The organisers of the Wings over Wairarapa Air Festival have announced that a Boeing B-52 Stratofortress will make its NZ debut next week.
According to Wings Chair Bob Francis, the flypast is a very rare chance to see a military aircraft of this size and significance in NZ.
“If you want power, noise, the ground shaking type of experience, then the B-52 will give that to you in spades,” Francis said.
“We’ve had excellent support from the US Embassy over several months, enabling us to get the B-52 to our Air Festival.
“They’ll travel over 8,000 miles from Guam to be with us.”
“When we got this request from the local organisers, the Embassy was happy to do all that we could to facilitate,” US Ambassador to NZ Scott Brown said. “The plane’s participation means the crew is flying a considerable distance out of their way, but it has been our pleasure to contribute and build on the airshow’s past successes.”
The B-52 will fly past Hood Aerodrome on the afternoon of 23 February. It is unable to land on the runway due to its weight.
The strategic bomber has been operated by the USAF since the 1950s. The plane has a typical combat range of more than 14,080 kilometres without aerial re-fuelling, and is capable of carrying up to 32,000 kg of weapons.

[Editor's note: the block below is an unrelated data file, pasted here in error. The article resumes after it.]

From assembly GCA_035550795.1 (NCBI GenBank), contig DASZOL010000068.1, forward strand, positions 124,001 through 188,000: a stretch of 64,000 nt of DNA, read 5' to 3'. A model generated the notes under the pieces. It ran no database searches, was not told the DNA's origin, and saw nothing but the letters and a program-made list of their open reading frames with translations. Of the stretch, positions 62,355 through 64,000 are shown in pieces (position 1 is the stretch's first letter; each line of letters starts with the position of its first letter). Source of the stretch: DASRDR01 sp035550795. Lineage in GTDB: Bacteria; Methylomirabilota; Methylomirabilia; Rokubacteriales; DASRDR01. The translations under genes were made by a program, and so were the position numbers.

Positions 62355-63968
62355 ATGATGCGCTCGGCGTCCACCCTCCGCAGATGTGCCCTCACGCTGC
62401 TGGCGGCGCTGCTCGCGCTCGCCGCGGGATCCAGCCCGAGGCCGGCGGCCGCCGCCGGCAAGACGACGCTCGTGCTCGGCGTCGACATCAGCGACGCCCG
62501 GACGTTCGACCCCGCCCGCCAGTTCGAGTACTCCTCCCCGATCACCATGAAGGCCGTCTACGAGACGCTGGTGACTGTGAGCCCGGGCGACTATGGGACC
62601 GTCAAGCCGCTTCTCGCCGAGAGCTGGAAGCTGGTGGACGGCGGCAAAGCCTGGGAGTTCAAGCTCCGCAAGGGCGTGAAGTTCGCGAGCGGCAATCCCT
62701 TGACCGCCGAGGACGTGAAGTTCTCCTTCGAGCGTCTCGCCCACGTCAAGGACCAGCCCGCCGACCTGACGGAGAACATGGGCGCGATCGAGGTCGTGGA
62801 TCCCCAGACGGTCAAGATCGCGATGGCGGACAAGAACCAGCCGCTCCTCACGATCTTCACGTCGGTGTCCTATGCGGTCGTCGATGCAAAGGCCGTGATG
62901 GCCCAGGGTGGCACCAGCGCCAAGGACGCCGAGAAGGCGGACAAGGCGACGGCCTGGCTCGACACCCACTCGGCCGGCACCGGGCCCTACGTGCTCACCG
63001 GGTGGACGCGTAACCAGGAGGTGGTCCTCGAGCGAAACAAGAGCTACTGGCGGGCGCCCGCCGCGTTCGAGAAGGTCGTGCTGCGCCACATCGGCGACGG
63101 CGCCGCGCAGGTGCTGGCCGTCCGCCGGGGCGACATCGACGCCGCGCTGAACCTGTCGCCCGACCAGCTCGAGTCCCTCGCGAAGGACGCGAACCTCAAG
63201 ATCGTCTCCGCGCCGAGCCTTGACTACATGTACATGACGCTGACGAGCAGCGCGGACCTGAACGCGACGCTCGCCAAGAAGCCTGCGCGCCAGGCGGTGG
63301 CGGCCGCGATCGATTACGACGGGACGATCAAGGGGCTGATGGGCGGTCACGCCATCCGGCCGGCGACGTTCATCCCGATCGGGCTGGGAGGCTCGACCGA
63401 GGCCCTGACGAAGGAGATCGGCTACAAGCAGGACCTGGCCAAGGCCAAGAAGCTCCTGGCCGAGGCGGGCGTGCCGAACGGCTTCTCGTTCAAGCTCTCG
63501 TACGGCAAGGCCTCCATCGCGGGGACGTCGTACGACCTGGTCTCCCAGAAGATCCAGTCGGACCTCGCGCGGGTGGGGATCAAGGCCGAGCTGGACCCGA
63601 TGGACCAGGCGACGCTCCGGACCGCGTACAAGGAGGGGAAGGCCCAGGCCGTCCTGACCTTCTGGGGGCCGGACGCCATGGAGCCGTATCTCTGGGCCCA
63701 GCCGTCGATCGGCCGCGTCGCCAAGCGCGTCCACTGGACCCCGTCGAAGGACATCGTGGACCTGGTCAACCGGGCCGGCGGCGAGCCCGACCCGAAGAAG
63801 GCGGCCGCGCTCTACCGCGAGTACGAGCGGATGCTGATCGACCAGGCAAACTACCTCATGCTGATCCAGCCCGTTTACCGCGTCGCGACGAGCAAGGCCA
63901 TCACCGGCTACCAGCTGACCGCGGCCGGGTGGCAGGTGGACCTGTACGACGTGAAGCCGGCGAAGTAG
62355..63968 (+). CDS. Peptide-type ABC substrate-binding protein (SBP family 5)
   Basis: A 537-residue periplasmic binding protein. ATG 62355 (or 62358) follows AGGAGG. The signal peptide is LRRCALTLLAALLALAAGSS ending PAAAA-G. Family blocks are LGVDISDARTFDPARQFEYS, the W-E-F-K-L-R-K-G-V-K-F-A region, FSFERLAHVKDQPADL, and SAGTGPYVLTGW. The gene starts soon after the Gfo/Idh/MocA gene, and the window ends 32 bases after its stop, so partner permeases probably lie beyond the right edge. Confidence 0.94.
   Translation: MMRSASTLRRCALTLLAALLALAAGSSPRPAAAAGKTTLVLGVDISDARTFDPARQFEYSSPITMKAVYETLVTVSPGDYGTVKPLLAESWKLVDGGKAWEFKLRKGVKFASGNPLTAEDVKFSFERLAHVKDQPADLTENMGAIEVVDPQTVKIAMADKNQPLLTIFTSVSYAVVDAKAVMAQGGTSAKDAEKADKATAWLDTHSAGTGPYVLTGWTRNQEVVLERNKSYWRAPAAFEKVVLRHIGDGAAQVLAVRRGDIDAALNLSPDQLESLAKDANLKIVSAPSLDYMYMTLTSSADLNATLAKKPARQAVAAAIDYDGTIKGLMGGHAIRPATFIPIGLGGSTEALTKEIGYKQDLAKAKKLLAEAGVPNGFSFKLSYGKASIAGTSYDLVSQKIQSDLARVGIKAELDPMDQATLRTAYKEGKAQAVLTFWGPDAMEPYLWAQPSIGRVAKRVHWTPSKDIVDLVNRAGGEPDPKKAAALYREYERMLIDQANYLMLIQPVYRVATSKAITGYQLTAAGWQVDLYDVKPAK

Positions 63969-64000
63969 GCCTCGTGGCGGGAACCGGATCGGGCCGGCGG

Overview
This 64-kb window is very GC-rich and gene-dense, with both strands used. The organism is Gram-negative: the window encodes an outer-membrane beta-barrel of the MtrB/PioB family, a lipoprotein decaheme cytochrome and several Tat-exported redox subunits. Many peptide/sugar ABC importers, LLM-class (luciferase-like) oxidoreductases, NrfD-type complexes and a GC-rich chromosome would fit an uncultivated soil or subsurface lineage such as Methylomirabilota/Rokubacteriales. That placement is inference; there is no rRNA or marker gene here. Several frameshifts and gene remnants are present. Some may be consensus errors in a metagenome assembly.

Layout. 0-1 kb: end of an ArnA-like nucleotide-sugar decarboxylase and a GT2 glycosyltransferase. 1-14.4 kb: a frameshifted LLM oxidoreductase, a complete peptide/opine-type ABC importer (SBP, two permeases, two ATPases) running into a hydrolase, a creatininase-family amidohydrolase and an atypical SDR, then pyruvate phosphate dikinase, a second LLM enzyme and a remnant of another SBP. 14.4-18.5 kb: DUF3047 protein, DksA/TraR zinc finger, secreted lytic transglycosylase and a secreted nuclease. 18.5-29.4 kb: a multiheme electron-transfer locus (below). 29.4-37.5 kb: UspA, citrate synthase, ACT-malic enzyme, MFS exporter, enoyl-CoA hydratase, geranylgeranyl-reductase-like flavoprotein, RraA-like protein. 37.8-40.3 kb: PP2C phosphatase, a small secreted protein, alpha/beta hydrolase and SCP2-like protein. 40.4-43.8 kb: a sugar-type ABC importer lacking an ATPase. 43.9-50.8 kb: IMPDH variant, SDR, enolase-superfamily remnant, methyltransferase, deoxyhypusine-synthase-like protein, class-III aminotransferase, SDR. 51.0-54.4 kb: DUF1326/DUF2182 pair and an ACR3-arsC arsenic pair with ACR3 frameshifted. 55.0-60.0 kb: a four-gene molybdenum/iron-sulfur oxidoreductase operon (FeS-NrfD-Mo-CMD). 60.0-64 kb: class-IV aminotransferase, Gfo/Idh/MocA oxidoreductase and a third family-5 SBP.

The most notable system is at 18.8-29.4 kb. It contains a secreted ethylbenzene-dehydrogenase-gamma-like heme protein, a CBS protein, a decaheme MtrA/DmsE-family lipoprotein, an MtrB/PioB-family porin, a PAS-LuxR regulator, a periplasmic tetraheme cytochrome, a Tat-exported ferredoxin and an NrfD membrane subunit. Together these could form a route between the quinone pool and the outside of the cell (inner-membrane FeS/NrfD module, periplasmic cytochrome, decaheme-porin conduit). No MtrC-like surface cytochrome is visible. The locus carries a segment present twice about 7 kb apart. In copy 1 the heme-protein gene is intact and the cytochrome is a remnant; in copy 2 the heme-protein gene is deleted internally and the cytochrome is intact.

Beginning with the successful contract bid in June 1946, the B-52 design evolved from a straight wing aircraft powered by six turboprop engines to the final prototype YB-52 with eight turbojet engines and swept wings. The aircraft made its maiden flight in April 1952, and has been in active service with the USAF since 1955.
In 2010, all B-52s were transferred from the Air Combat Command to the newly created Air Force Global Strike Command (AFGSC). As of December 2015, 58 remain in active service with 18 in reserve.
Superior performance at high subsonic speeds and relatively low operating costs have kept the B-52 in service despite the advent of later, more advanced aircraft, including the cancelled Mach 3 B-70 Valkyrie, the variable-geometry B-1 Lancer, and the stealth B-2 Spirit.
Following upgrades between 2013 and 2015, it is expected to serve into the 2050s - an extraordinary 100 years of operational service.
Immediately after the flypast in NZ the B-52 will head off to the Avalon Air Show.